August 25, 2016
The L-1 visa is a nonimmigrant work visa for managerial or skilled employees, which allows U.S. companies that maintain a qualifying relationship with foreign business entities to transfer workers to the U.S. . Under a traditional L-1 petition application, each petition must be filed with and approved by the USCIS as a precursor to transfer. “Blanket L” petitions allow larger companies to more easily transfer workers to the U.S. more frequently. When a Blanket L approval is obtained, the company and its subsidiaries/affiliates are afforded additional flexibility to transfer eligible employees to the U.S. as they bypass the step of filing the petition with the USCIS.
However, the USCIS is changing the L-1 visa application for those employees who qualify under their company’s Blanket L petition. Beginning on August 29, 2016, the Form I-129S, which is utilized in the visa application process, will contain new information demands and could ultimately hinder the previous quick turnaround in securing an L-1 visa under a Blanket petition. Seen by some as an additional burden to employers, the updated Form I-129S will now require the following:
- Employee’s employment history
- Identification of the applicant’s gender and all names the applicant has ever used
- Listing the percentage of time the person will spend doing job duties on a “daily basis” and the annual wage the person received (in USD)
- Information regarding third-party worksites (if applicable)
- Employer signature declaring that the company has reviewed the petition
- This is a more extensive declaration for the company to attest to and serves as a reminder to the petitioner of the possibility of on-site compliance audits
The Law Offices of Richard A. Gump, Jr., PC is committed to assisting employers with their employment-based immigration matters.
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August 5, 2016
So your company was hit with an ICE audit, you paid the fine, told ICE you would terminate the unauthorized employees, and now you can relax and move on to concentrate on your core business -right? Not so fast.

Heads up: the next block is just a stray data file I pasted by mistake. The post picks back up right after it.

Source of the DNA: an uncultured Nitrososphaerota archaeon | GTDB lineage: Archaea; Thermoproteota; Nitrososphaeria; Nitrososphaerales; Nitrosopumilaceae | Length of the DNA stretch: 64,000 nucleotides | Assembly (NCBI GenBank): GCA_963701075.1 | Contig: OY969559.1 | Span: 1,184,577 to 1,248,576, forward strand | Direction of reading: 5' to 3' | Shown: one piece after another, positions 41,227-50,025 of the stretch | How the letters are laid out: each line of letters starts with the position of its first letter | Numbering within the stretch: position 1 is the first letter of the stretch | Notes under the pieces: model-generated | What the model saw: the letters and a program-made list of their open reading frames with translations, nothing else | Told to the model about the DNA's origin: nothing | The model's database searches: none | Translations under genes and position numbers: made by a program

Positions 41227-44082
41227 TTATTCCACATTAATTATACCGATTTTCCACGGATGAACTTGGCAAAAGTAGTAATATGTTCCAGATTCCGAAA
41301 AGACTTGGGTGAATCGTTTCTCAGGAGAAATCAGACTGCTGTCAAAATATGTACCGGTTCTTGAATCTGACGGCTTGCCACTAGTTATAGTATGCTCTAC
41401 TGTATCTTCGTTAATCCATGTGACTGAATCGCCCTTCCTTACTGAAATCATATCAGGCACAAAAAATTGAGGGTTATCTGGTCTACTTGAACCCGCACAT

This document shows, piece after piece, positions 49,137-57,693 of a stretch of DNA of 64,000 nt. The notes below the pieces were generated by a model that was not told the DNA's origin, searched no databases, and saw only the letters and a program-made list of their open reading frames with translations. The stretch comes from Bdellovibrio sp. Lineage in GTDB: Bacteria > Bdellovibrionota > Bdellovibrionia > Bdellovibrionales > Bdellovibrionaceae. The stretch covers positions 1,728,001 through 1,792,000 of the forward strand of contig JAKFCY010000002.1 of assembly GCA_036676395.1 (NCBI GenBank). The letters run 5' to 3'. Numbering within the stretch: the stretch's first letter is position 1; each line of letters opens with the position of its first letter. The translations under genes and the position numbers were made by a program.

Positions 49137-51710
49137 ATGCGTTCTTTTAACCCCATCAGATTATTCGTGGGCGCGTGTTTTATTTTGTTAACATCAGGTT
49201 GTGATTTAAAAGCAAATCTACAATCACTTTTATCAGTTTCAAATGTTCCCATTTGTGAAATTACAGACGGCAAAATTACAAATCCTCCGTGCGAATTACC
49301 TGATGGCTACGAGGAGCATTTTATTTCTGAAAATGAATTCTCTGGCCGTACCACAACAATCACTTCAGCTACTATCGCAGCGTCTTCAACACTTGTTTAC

Did you make sure the person verifying I-9s was trained and is minimizing the risk of hiring more unauthorized workers using fraudulent documents? Did you make sure the unauthorized workers on the Confirmation of Suspect Documents list were in fact terminated? Most importantly, have all your supervisors and management teams been informed of the necessity of avoiding any direct or indirect recruiting or hiring or retaining of unauthorized workers?
Apparently management at Mary’s Gone Crackers, Inc. decided their ICE Settlement Agreement buried the hatchet and they could go about their business. Such blindness is painful. Now they have to pay $1.5 million and institute a compliance program which will be monitored by the U.S. Attorney’s Office for 2 years. Why? After telling ICE that 50 employees who were unauthorized to work had quit or would be fired the company continued to employ one individual and rehired many others all under new names. Homeland Security Investigations got wind of the “continuing to hire” violations and started a criminal investigation. Luckily, the company cooperated and was able to obtain a non-prosecution agreement.
“Our agents are determined to hold those who choose to defraud the system accountable in order to reduce the demand for illegal employment and protect employment opportunities for the nation’s lawful workforce,” HIS Special Agent Ryan L. Spradlin said.
Why subject yourself to such bad publicity, cost and disruption at the workplace? Fraud is worse than the original violations and the likelihood of it being uncovered is great. Your supervisors and managers are representatives of your company and they must get on the bandwagon of risk avoidance by understanding that knowingly hiring or continuing to hire unauthorized workers just is not acceptable, especially after an ICE audit!
Employers are between a rock and a hard place when finding new workers in a tight labor market is difficult but it is far worse to spend time in the penitentiary, go bankrupt, face embarrassing publicity, all the while under the radar of government supervision.
If we can help you audit your verification and hiring practices before, during, or after an ICE audit, we would love to be there for you. Auditing, training, and adopting best practices is good business.
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